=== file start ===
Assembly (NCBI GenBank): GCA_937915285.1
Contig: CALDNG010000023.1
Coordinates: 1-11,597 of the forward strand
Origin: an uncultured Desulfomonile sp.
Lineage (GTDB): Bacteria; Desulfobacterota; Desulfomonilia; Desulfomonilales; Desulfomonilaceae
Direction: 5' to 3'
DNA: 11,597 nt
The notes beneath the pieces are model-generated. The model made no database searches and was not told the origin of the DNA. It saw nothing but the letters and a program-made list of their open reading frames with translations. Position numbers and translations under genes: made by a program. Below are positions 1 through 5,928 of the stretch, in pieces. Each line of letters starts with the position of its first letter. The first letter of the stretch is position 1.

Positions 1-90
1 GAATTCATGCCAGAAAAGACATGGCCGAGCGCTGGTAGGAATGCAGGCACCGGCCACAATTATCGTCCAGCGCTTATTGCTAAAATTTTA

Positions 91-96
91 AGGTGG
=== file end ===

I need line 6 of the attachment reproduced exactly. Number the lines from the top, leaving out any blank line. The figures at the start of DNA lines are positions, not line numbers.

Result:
Direction: 5' to 3'